• Employers subject to the Railway Labor Act, such as interstate railroads and airlines.

3.   Under Executive Orders governing federal contractors, such as EO 11246, there are varying degrees of compliance expected of those employers who contract to work on federal projects or in federal programs.  Contact us if you are a federal contractor or subcontractor if you have questions about your coverage.

The Equal Pay Act is an amendment to the FLSA but it applies to all employers regardless of size.

OSHA covers all employers but provides small businesses a limited exception for inspections.  This law has a commerce requirement but the standard is very broad.  If an organization has ten or fewer employees at all times for the previous calendar year, there is no duty to maintain injury or illness records unless OSHA informs the employer otherwise.

Federal Laws that Count Heads:  The discrimination laws cover employers if they have a minimum number of employees.  Title VII of the 1964 Civil Rights Act defines an "employer" as an entity that has "fifteen or more employees for each working day in each of twenty or more calendar weeks in the current or preceding calendar year."   The Age Discrimination in Employment Act uses the same test except Congress substituted "twenty or more" for "fifteen or more."

The Family and Medical Leave Act applies to any private sector employer that employs fifty or more workers in twenty or more workweeks in the current or previous calendar year. "Each working day" means any part of the week.  Note that if the minimum was met in the preceding year, there is FMLA coverage in the current year even if the total employee head count fell below fifty workers.

All public sector employers are covered regardless of size.


Unemployment Insurance Act  820 ILCS 405/205- If you employ one or more persons, including self-employment, for at least a day, within twenty or more weeks in a year, whether part time or full time.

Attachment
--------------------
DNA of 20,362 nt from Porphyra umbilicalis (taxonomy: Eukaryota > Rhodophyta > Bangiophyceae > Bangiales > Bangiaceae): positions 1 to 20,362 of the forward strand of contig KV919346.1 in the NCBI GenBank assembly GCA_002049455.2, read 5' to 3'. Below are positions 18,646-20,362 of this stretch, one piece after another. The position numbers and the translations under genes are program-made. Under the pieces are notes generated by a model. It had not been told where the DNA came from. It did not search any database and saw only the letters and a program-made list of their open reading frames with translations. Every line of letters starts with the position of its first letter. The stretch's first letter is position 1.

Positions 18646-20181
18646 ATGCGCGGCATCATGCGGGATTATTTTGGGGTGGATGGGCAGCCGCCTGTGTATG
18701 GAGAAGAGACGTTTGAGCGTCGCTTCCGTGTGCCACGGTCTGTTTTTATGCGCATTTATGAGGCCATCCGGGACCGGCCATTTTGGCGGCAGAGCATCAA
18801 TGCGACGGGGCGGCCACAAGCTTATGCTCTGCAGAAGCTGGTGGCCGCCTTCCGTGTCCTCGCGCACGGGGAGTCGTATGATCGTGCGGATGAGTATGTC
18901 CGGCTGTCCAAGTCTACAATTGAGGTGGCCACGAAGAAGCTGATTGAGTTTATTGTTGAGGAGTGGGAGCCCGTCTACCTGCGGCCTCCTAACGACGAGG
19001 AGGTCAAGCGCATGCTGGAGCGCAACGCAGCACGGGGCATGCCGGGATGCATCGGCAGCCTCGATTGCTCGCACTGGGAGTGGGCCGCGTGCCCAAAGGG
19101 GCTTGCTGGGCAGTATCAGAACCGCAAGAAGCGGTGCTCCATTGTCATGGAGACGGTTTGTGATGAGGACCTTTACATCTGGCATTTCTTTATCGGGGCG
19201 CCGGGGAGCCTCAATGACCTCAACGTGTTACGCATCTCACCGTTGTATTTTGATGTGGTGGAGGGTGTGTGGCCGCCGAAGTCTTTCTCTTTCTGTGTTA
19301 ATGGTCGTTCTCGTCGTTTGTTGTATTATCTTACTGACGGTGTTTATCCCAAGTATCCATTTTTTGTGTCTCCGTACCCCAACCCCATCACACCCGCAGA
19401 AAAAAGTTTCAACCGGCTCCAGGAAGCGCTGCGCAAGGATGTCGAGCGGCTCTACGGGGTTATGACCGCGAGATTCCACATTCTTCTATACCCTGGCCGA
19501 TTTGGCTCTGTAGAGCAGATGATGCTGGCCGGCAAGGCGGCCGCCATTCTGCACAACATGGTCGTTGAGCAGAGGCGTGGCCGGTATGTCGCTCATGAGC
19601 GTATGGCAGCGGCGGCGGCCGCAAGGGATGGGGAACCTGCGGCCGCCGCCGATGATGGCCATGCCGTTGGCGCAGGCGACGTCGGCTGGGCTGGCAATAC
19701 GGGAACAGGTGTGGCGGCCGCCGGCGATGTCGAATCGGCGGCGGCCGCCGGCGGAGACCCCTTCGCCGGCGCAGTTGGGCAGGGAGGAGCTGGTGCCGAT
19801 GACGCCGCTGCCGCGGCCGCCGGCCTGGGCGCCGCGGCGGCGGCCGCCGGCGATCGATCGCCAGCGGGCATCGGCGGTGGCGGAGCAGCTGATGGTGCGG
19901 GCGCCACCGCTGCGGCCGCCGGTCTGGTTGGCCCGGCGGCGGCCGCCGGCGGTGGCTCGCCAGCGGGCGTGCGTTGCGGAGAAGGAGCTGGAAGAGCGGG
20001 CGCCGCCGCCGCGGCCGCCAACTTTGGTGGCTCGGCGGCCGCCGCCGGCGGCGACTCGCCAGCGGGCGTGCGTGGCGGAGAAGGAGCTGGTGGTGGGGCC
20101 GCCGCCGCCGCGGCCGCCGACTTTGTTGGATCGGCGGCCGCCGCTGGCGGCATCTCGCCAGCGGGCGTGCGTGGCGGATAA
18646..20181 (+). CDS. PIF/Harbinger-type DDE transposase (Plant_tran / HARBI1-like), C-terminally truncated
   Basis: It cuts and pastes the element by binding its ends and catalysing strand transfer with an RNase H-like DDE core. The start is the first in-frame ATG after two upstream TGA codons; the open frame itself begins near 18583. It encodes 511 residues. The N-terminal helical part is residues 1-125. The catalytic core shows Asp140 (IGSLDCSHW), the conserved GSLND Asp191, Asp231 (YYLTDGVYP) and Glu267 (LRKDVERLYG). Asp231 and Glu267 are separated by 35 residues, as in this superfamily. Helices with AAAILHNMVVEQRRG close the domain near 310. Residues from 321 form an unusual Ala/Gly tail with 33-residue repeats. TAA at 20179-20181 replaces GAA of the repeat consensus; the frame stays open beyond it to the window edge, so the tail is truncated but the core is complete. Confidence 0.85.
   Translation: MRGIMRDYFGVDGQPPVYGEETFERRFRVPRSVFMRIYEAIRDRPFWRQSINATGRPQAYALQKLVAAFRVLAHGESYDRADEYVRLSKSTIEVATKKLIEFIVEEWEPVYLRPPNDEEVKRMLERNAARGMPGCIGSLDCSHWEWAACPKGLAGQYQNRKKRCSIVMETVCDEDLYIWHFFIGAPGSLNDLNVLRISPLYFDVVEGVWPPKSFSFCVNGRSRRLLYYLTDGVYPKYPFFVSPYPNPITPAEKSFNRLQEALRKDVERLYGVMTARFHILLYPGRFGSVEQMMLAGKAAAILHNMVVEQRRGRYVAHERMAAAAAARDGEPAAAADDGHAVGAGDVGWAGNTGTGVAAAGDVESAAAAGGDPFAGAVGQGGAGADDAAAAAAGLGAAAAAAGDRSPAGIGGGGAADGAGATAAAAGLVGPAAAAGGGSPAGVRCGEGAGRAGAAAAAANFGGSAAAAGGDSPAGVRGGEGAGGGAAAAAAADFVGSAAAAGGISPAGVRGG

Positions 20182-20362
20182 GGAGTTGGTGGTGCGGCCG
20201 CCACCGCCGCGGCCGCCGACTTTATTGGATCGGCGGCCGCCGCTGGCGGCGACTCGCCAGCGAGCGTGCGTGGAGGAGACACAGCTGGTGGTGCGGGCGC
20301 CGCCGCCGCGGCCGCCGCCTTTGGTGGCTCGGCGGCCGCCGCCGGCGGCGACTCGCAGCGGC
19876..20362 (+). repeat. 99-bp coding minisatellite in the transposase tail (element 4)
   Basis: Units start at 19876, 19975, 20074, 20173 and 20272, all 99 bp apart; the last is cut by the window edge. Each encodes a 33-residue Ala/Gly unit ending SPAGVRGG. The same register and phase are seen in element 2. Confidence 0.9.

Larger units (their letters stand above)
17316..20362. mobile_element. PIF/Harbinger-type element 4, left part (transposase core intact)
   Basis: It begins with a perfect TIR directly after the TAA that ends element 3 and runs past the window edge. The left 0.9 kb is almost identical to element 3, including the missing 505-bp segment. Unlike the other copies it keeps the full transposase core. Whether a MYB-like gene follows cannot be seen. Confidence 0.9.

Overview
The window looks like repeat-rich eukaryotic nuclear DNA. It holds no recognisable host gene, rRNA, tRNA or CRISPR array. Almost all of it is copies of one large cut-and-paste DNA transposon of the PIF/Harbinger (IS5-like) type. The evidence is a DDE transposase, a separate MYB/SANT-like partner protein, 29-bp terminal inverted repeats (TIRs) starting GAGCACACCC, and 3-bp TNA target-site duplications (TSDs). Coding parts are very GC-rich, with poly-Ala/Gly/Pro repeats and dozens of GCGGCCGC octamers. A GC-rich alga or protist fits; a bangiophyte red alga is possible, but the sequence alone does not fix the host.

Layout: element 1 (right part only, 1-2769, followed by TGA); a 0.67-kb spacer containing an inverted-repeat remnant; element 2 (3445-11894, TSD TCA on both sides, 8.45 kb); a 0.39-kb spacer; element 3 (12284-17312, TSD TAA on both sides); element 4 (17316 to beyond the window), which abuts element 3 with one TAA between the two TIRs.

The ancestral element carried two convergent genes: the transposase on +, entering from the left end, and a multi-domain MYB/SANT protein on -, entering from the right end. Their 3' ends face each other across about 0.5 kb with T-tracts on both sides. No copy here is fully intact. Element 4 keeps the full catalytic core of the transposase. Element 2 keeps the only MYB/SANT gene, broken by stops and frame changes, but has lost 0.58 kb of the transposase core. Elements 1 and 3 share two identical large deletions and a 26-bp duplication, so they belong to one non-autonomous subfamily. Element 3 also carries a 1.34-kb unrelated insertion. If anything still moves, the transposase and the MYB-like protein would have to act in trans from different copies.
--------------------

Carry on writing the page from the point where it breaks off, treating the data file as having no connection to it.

Workers Compensation Act 820 ILCS 305/1 -If you are a pubic sector employer, or if you have any person in service.  Section 305/3 also applies the law automatically to various enterprises or businesses that are "declared to be extra hazardous."

Minimum Wage Law  820 ILCS 105 applies to any individual or entity that employs a person on any day within a calendar year.  However, an

employee is not covered if working for an employer that has less than four employees.

Wage Payment and Collection Act. 820 ILCS 115 - applies to any employer with one or more employees.

Personnel Record Review Act 820 ILCS 40/1 - applies to any employer with five or more employees (family members not to be counted).

Human Rights Act  775 ILCS 5/2- covers all employers with 15 or more employees on the payroll for at least 20 weeks out of the year.  Note however that any employer is covered with respect to sexual harassment and disability discrimination claims.

VESSA (Victim's Economic Security and Safety Act) 820 ILCS 180/1 - covers all employers.

Right to Privacy in the Workplace Act. 820 ILCS 55/1. - covers all employers.


Unemployment Insurance - You are a covered employer if 

a) you paid wages of $1,500 or more in a quarter in any calendar year or b) You employed one or more individuals in employment for some part of a day in 20 or more weeks in any  calendar year. The weeks need not be consecutive and part-time employees must be included in the employee count

c) you are a 501(c)(3) non-profit and employed 4 or more in the same time frame as described under (b) above.

Workers Compensation Act - If you usually employ three or more full-time or part-time  employees. You must get insurance immediately.
Other standards for coverage:

  • Employ one or more full-time or part-time employees to whom you  have paid combined gross wages of $500 or more in any calendar quarter for work done at  one or more locations in Wisconsin. You must have insurance by the 10th day of the first  month of the next calendar quarter.

  • Out-of-state employers must     have worker's compensation insurance if they have employees working in Wisconsin.  The policy must be with an insurance   company licensed to write in Wisconsin and endorsed to name Wisconsin as a covered state  in Section 3a of your policy.

Wisconsin Fair Employment Law (anti-discrimination) - You are covered if you have one or more employees.

Overtime and Minimum Wage Laws - Virtually all employers, public and private sectors, are covered. Exempt are farmers and those who engage domestic workers in private homes.

Wisconsin WARN law - With a few exceptions any employer with 50 or more employees within the State is covered if there is a facility shutdown or mass layoff within the State.